"Members are giving election-time promises to protect our natural heritage, but they are continuing to attack our nation's most important environmental laws during their last days in Washington. Congress seems to be running for green cover in there districts, but in Washington it is politics as usual," said Rodger Schlickeisen, President of Defenders of Wildlife.
Republicans in the conference committee obstructed attempts by ranking minority member John Conyers, Jr. (D-MI) to remove the anti-environmental waivers. As approved by the conference committee, the Immigration Reform Bill permanently eliminates all consideration of environmental impacts caused by the construction of roads, fences, and other barriers to control illegal immigration along the U.S. border. But road construction, fence building, bridge erection and other barrier construction can have a major impact on cross border species, such as the endangered Sonoran Pronghorn antelope and the ocelot, an endangered cat.
The ESA requires federal agencies to avoid adverse impacts on endangered and threatened species, while NEPA requires agencies to consider all reasonable alternatives before investing taxpayer funds and to provide citizens with opportunities to comment and review federal projects.
Final passage of the Immigration Bill is expected in the House on Wednesday, but the Bill will run up against a more deliberate Senate. Senate Environment and Public Works Committee Chairman John Chafee (R-RI) and Ranking Member Max Baucus (D-MT) wrote a letter in July to the authors of the Immigration Bill asking that the environmental waivers be removed. Attorney General Janet Reno, Secretary of Interior Bruce Babbitt, and Katie McGinty, from the President's Council for Environmental Quality, have strongly objected to the waivers.
"This radical Congress failed to gut the Endangered Species Act this session, so they are trying to use the backdoor approach. Despite opposition from moderate Republicans, including Rep. Boehlert (R-NY), these anti-environmental extremists still insist on unnecessary environmental waivers," said Schlickeisen. "They are fooling themselves if they think the American public is going to forgive and forget in November."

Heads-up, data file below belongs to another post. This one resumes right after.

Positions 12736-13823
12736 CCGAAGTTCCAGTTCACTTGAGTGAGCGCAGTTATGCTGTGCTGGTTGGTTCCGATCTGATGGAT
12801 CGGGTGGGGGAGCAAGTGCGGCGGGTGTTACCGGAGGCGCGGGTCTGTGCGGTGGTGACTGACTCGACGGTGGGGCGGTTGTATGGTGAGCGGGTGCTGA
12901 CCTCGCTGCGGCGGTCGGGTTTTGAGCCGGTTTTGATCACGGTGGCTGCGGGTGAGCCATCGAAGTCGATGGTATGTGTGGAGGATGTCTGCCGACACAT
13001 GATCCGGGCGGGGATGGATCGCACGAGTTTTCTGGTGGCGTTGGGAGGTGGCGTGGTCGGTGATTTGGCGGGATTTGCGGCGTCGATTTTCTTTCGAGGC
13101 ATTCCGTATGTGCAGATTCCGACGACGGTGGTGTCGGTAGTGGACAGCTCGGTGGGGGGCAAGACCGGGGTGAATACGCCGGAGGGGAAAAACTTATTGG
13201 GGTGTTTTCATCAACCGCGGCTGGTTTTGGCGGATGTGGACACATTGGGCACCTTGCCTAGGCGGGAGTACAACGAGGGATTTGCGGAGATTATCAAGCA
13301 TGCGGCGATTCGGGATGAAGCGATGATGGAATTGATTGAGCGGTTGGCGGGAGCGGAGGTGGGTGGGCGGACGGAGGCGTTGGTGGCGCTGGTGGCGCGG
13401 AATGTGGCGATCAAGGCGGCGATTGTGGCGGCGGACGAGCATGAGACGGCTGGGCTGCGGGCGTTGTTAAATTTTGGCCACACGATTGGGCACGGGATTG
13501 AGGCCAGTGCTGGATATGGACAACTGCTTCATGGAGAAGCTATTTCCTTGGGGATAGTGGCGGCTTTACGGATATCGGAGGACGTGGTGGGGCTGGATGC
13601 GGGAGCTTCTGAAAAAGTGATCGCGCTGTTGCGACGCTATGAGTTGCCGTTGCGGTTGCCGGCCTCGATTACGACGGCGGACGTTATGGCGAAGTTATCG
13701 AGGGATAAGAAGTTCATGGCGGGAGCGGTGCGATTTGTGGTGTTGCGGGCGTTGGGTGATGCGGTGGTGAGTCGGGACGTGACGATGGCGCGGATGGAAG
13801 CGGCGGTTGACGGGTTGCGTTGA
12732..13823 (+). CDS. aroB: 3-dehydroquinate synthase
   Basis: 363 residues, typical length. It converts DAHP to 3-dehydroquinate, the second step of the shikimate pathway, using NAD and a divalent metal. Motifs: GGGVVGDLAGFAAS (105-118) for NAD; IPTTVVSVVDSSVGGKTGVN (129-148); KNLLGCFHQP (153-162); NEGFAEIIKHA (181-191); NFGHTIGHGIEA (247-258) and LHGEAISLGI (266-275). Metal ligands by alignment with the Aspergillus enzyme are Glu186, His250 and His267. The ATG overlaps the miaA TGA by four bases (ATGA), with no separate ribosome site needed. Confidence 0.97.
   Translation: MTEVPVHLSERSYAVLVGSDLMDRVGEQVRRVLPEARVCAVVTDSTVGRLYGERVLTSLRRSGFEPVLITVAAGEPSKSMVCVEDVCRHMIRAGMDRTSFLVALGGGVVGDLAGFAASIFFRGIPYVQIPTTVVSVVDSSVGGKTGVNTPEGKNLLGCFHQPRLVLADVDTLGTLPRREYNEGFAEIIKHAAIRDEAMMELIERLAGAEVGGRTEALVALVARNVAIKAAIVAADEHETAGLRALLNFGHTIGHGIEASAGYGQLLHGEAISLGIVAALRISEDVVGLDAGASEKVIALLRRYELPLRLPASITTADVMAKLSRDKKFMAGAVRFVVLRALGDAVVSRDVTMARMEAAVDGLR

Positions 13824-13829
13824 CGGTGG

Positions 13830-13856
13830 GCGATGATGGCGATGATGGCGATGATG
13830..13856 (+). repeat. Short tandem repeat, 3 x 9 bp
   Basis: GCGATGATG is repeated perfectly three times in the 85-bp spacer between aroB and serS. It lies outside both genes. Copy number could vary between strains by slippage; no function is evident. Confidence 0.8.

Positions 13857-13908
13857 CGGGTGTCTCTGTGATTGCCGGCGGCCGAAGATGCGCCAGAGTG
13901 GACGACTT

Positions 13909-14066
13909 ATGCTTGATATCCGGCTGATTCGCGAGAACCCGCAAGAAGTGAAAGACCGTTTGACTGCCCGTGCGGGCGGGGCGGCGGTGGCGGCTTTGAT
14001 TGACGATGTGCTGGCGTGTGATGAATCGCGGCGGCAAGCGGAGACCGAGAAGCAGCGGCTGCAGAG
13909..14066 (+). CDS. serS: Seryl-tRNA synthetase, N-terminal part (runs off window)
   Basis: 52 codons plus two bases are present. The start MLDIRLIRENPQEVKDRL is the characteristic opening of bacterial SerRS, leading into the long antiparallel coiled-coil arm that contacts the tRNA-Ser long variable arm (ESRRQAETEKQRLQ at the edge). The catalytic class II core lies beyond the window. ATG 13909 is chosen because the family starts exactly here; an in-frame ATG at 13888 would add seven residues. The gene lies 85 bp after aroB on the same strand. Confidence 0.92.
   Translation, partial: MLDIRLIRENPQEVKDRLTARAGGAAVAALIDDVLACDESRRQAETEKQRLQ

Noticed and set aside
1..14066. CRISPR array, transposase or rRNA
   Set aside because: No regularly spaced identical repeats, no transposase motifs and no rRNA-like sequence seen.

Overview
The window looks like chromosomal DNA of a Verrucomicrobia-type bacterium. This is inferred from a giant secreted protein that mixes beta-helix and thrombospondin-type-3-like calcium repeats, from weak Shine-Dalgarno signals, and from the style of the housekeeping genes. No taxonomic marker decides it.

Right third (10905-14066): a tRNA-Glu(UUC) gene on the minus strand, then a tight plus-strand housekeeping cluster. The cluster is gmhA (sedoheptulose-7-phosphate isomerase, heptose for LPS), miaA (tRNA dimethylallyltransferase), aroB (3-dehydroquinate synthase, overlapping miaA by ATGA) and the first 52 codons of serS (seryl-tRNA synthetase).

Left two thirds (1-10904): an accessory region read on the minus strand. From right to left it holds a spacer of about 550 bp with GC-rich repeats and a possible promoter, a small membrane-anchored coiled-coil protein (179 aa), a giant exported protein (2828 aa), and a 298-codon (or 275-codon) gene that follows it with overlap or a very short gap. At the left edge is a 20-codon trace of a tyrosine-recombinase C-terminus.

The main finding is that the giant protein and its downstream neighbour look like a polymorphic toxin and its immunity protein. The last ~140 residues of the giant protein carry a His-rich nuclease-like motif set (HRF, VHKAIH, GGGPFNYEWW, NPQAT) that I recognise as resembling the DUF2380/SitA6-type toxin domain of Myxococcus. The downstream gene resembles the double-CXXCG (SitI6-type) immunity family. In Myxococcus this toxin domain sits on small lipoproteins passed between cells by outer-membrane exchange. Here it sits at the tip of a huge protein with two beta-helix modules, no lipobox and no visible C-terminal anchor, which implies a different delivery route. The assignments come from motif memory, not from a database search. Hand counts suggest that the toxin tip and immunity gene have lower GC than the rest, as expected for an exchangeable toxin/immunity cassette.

"Environmental conservation and border control are not mutually exclusive," said Heather Weiner, Legislative Counsel for Defenders. The agency responsible for implementing NEPA, the President's Council for Environmental Quality (CEQ), also confirms that NEPA is flexible enough to expedite emergency border controls. Recently the Bureau of Land Management (BLM) asked the CEQ to review plans to build roads and a helispot on BLM land near the border area because an emergency related to high illegal alien use and high forest fire risk required quick action. CEQ required only 24 hours to consult with BLM and the construction took place immediately.
Defenders predicts that the environmental impacts of these waivers, if signed by President Clinton, would primarily affect southwestern species like the Arizona Sonoran Pronghorn antelope, the endangered ocelot, and jaguar. "Under a future Attorney General, this provision could adversely affect northern species such as the grizzly bear and gray wolf," said Weiner.
"It is once again up to President Clinton to defend our natural heritage against the relentless attacks by this anti-environmental Congress," said Schlickeisen. "I hope that he will remain dedicated, during the fight over the Immigration Bill, to upholding the laws protecting our nation's precious natural resources."
Contact(s):Joan Moody, 202-682-9400 x220 (Media)